Between now and the beginning of the City's next fiscal year, I will be working with St. Louis aldermen ' and with President Lewis Reed and Comptroller Darlene Green to build a new City government. It will be smaller and less expensive than the government we now have. It will have to be smaller and cheaper because revenues have declined in St. Louis the same as they have in every city and state in the country. It will have to be smaller and cheaper, because you cannot reasonably be asked to pay much higher taxes.
Here's some history:
Until the global economy collapsed, the City of St. Louis did not have a revenue problem. According to the federal Bureau of Labor Statistics, the City of St. Louis from 2006 through 2008 experienced an eight percent increase in private sector employment. That is higher than Franklin, Jefferson, St. Charles, and St. Louis counties in Missouri and higher than Madison, Monroe, and St. Clair counties in Illinois. Between 2000 and 2008, the poverty rate dipped in the City of St. Louis. At the same time, it grew in the suburbs.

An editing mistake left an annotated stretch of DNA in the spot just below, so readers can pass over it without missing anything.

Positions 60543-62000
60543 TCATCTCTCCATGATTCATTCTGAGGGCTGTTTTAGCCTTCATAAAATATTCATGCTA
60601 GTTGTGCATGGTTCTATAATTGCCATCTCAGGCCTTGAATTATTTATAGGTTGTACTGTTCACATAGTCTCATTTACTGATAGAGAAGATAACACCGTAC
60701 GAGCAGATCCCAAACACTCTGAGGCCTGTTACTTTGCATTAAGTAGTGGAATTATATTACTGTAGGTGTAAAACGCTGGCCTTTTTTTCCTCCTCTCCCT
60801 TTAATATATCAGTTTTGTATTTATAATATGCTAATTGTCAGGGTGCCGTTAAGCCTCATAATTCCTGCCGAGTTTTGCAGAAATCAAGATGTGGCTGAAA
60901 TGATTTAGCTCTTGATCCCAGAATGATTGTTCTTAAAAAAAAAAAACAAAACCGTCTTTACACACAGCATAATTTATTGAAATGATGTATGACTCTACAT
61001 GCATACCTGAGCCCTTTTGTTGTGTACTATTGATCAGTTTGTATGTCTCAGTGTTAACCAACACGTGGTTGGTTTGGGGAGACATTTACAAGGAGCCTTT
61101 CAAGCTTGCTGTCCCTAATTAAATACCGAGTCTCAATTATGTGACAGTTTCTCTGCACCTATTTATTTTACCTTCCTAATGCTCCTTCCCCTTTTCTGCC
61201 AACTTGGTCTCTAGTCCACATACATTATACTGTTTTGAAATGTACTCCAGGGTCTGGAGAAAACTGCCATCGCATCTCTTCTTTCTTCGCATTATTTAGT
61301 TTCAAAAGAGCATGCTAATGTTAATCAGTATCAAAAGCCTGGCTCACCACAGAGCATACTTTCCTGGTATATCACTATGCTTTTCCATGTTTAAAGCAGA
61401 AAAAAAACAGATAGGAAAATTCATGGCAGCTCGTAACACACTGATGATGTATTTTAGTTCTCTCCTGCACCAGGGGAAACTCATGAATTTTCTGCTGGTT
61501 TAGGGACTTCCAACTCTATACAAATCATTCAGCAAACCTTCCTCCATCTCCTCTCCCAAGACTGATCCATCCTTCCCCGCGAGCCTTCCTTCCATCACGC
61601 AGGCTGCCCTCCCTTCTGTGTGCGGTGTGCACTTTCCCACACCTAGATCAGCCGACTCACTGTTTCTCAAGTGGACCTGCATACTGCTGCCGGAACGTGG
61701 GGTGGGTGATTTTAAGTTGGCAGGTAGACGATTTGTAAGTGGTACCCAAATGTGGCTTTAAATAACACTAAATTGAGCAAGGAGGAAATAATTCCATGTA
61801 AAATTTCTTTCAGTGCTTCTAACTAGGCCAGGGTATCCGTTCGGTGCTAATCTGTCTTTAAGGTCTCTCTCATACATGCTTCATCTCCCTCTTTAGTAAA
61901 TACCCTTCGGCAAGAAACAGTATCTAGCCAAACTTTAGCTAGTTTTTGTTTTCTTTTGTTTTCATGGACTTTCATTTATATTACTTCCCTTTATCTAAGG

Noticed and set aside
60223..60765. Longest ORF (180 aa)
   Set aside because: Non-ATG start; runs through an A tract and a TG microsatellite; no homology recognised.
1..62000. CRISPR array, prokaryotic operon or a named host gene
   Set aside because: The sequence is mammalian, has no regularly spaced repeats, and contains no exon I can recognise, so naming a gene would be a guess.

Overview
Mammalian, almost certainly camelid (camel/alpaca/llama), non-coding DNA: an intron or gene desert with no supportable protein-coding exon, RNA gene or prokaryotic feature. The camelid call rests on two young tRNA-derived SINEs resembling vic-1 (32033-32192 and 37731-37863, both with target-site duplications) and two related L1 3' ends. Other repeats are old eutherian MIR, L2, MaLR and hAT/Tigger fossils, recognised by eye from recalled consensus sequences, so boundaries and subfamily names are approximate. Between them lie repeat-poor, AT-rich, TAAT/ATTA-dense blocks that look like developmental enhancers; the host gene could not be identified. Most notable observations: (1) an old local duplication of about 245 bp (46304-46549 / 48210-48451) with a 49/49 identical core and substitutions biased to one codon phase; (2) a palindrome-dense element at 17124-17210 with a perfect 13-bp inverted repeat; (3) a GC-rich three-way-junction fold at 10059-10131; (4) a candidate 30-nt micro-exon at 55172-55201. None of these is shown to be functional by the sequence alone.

We did, however, have a pension and health care problem. In the last decade, the City budget'not counting the airport and the water division, which have their own budgets by law grew from $376-million to $520-million. That is almost a 40% increase. During the same time, the cost of pensions and health care grew from $18-million to $75-million, a more than 400% increase. Obviously, that was a trend that was going to have to be addressed no matter what sales and property tax revenues where doing. The economy made the problem more acute: and it gave the budget process a real focus. We have to find $45-million of cuts from government spending RIGHT NOW, without cutting so many services that we drive away the residents, jobs, and visitors that comprise our revenue base. And we have to make the City ready for the global economy's recovery.
This is not going to be an easy task, but it is necessary, inevitable and sort of exciting.